Back in John 1:1 ... we got the answer that we are supposed to be looking for ... “In the beginning was the Word, and the Word was with God and the Word was God .....”

But then ... as the story gets told ... nobody ... not NOBODY figures that answer out until Thomas.

To be sure ...

• There are some people that call him their Teacher and Rabbi ...

• And some are willing to call him “The Lamb of God” or “the Son of God” or even “the Messiah” or maybe “the Christ” ...

• And Simon Peter is so bold ... at one point to acknowledge that Jesus is “the Holy One of God” ...

• And Pilate ... as we saw a couple of weeks ago ... will mockingly acknowledge that Jesus is “the King of the Jews” ...

But nobody .... NOBODY ... puts ALL the pieces together unto Thomas does here at the end of chapter 20.

Sure ... Thomas gets it wrong to begin with ... but just a few short verses later ... Thomas gets it just right! And we much give him credit for that!!

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You ever been given a label ... maybe at school or at work or even at home that you had a hard time moving beyond?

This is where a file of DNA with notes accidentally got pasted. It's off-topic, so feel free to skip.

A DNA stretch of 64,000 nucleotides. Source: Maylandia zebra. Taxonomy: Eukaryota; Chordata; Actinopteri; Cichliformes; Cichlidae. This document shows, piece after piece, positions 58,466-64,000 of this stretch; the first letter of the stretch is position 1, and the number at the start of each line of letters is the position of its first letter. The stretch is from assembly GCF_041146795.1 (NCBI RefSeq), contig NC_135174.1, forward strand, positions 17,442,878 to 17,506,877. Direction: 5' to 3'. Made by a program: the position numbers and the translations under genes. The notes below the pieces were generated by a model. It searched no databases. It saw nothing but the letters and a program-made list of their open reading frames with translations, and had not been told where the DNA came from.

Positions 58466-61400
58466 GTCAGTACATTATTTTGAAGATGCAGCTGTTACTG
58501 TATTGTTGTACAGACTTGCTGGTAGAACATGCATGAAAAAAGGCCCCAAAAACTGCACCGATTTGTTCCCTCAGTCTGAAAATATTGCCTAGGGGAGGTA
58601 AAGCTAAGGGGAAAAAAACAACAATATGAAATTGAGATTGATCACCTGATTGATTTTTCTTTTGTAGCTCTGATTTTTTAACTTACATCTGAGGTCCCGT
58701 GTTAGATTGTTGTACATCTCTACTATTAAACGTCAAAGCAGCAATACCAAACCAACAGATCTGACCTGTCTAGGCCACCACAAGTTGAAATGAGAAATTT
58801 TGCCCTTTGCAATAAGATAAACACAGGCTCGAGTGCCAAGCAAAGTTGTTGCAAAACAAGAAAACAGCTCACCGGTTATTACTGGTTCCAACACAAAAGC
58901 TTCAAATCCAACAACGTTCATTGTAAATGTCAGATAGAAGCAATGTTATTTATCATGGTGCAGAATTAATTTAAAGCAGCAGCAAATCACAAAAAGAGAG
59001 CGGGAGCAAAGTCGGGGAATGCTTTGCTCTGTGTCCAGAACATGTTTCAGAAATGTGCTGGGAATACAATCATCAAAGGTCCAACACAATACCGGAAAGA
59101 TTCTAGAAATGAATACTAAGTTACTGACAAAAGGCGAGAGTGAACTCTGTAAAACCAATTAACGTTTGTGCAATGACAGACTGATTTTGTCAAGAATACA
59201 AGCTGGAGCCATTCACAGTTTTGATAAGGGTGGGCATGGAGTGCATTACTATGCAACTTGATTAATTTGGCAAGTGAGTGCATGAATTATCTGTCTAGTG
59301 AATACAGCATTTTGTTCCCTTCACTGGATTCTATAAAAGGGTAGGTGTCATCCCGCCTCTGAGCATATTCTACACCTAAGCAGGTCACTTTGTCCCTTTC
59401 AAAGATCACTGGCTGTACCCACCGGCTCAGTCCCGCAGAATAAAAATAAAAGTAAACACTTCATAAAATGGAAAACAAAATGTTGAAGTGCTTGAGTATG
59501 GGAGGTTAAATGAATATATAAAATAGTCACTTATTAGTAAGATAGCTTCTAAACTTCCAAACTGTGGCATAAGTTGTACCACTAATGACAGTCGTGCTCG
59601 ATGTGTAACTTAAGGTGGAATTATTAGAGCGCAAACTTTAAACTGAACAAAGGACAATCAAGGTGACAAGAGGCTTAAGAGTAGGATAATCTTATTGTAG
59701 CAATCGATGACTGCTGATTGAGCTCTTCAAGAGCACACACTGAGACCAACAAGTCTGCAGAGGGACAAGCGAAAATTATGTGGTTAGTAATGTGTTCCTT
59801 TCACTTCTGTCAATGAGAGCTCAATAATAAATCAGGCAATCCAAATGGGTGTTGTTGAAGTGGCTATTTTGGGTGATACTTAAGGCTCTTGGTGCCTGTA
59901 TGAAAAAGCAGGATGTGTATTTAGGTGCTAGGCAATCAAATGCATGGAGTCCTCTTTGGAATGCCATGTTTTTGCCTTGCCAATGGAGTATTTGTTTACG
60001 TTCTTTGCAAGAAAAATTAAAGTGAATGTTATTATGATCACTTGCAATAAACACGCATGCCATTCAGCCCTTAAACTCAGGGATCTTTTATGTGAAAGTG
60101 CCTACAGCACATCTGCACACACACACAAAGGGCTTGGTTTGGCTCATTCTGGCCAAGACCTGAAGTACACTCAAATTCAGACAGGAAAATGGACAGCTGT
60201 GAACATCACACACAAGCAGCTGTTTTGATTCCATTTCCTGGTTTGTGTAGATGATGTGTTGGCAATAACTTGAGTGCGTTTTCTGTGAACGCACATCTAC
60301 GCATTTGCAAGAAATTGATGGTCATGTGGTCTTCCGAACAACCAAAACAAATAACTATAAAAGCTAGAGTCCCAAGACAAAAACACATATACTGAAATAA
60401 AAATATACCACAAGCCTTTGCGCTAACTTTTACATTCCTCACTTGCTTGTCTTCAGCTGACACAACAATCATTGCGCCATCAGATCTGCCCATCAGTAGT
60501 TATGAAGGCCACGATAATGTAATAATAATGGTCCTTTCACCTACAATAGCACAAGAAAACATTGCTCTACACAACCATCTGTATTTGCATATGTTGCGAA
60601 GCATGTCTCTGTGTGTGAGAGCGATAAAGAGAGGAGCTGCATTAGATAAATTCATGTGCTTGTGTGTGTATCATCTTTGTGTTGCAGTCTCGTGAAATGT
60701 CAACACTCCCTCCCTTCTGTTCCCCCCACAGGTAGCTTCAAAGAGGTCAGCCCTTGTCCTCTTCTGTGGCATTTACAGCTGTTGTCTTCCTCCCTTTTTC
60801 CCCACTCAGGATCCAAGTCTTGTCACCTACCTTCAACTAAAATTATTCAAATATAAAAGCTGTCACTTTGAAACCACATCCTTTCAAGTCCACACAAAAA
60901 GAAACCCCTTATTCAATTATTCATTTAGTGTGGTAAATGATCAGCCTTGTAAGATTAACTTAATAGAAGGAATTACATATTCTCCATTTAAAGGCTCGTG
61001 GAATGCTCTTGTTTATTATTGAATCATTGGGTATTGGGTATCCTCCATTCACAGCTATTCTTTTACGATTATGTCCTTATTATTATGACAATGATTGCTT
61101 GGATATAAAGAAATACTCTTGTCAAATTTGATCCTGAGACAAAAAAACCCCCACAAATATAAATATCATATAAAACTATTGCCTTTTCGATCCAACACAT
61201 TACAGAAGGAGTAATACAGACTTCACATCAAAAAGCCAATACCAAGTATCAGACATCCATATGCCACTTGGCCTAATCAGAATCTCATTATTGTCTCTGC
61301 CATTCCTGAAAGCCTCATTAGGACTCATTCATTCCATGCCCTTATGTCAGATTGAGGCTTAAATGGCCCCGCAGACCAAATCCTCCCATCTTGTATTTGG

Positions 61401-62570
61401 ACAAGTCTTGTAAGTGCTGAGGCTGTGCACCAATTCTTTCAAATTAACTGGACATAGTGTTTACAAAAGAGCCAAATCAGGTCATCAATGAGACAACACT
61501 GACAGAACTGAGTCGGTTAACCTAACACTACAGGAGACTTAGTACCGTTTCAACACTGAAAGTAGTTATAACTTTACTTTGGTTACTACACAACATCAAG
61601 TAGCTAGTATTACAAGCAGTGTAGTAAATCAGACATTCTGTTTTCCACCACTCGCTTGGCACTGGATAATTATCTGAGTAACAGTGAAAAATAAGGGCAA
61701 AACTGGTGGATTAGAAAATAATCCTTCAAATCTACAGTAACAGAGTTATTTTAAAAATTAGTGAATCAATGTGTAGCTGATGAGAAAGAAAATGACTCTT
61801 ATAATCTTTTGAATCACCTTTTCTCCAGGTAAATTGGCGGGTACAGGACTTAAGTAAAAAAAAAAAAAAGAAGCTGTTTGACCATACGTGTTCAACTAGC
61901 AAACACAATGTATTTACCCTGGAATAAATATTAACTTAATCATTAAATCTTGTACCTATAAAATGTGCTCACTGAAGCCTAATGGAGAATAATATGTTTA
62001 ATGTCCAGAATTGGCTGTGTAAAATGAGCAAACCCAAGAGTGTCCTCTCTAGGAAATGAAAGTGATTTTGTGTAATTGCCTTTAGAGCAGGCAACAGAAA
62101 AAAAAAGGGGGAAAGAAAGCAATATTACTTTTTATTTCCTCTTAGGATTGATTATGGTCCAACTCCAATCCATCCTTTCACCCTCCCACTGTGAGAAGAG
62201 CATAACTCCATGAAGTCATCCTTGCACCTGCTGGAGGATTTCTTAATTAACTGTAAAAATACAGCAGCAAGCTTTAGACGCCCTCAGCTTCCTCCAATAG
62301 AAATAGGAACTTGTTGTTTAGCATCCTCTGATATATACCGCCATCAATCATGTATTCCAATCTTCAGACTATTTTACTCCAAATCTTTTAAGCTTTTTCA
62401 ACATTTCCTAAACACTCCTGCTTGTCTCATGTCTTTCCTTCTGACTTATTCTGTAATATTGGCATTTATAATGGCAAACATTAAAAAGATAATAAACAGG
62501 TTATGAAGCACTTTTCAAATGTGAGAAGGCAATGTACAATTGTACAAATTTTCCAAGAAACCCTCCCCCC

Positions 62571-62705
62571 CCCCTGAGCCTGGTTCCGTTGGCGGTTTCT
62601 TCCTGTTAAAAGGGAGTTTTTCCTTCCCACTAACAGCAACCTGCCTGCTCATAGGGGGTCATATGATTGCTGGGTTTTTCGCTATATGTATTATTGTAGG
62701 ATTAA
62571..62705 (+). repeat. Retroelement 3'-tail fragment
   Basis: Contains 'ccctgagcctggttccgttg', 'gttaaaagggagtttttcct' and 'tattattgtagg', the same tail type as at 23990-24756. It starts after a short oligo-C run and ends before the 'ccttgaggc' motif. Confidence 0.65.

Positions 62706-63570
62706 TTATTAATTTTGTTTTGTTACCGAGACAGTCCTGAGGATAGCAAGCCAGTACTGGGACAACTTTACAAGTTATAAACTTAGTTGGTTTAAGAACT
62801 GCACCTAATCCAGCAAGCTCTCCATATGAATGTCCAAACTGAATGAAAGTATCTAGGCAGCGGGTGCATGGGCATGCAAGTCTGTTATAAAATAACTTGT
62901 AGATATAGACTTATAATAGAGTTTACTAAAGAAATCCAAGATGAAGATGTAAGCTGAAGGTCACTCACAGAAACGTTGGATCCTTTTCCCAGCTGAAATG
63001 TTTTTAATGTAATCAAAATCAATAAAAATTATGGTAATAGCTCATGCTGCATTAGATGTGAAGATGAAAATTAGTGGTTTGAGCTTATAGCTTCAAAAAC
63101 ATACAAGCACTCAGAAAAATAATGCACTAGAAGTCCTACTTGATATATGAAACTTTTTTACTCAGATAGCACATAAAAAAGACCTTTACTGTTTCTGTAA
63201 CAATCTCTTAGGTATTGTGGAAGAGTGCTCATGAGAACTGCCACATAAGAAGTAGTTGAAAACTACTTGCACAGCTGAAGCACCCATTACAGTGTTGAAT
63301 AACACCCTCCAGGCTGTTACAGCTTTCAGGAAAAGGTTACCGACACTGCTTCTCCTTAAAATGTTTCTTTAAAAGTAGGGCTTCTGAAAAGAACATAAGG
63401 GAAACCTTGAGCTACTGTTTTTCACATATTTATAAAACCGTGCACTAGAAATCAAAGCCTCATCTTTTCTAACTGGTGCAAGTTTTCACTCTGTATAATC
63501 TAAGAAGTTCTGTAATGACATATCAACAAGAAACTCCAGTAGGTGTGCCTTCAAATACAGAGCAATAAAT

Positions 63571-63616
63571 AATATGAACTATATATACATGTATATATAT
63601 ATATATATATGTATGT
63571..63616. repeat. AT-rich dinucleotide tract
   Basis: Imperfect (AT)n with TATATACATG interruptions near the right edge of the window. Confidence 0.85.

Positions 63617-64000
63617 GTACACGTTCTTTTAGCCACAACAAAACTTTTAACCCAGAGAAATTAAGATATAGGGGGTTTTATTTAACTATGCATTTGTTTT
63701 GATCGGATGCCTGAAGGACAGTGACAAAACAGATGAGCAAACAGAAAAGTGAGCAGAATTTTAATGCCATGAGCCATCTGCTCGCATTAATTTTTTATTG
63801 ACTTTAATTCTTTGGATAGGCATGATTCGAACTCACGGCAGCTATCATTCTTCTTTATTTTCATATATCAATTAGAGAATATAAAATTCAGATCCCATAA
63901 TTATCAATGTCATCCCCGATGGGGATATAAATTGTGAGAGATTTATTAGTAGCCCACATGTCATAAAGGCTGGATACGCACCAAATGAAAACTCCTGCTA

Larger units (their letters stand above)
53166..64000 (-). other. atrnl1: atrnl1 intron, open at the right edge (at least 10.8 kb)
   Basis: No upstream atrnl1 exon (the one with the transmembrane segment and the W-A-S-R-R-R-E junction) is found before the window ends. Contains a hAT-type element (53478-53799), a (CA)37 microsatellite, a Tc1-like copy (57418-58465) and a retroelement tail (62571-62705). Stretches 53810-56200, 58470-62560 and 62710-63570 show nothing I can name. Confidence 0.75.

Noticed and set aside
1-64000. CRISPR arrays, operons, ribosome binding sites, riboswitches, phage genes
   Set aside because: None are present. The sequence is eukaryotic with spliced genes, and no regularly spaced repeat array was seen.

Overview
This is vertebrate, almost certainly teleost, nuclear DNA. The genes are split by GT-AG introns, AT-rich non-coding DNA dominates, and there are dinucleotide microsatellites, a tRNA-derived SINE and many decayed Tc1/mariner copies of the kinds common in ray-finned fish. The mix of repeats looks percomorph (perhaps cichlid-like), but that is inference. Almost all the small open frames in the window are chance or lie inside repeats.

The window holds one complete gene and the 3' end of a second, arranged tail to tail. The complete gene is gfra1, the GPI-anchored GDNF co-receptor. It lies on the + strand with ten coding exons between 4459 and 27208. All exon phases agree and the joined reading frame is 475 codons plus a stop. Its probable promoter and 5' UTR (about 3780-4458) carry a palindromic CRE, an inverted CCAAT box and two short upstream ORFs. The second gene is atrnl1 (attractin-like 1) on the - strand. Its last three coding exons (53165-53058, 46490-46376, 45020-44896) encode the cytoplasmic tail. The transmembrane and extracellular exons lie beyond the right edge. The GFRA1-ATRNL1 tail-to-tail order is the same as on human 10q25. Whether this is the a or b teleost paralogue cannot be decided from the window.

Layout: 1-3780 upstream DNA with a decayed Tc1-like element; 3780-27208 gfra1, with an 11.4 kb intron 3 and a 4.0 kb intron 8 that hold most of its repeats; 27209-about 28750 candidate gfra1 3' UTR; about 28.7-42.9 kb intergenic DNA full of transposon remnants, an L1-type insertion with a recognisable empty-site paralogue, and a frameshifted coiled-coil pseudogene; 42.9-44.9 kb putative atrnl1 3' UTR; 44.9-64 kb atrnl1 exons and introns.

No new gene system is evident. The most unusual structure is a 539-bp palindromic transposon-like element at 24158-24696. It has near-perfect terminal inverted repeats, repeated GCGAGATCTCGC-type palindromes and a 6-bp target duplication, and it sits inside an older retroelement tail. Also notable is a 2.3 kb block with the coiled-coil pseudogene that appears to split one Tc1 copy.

“Shorty” ... “Fatty” ... “Stupid” ... “Mental” ... or worse.

• Maybe because one time ... you messed up one thing ... and were never able to live it down?

• Maybe because you didn’t fit into somebody else’s categories of ‘normal’ ... and were called out for being different?

• Maybe because ... for a while you engaged in some behavior that people held against you ... and continued to hold against you even after you stopped doing what they accused you of?

Thomas is obviously an extreme case of this sort of thing ... after all ... he has worn the label ‘Doubting Thomas’ for for two millennia!! ... even if that label isn’t entirely appropriate ...

But can you relate ... at least a bit ... to Thomas’ predicament??

The tricky part about other peoples’ labels for us is that we often don’t realize the ways in which we end up taking them on ourselves.

When people see our limitations or imperfections or short-comings ... we tend to assume that they are right.

We admit to having bad skin ... or bad grades ... or having botched an assignment at the office ... and suddenly we’ve labeled ourselves as being ugly or stupid or a failure.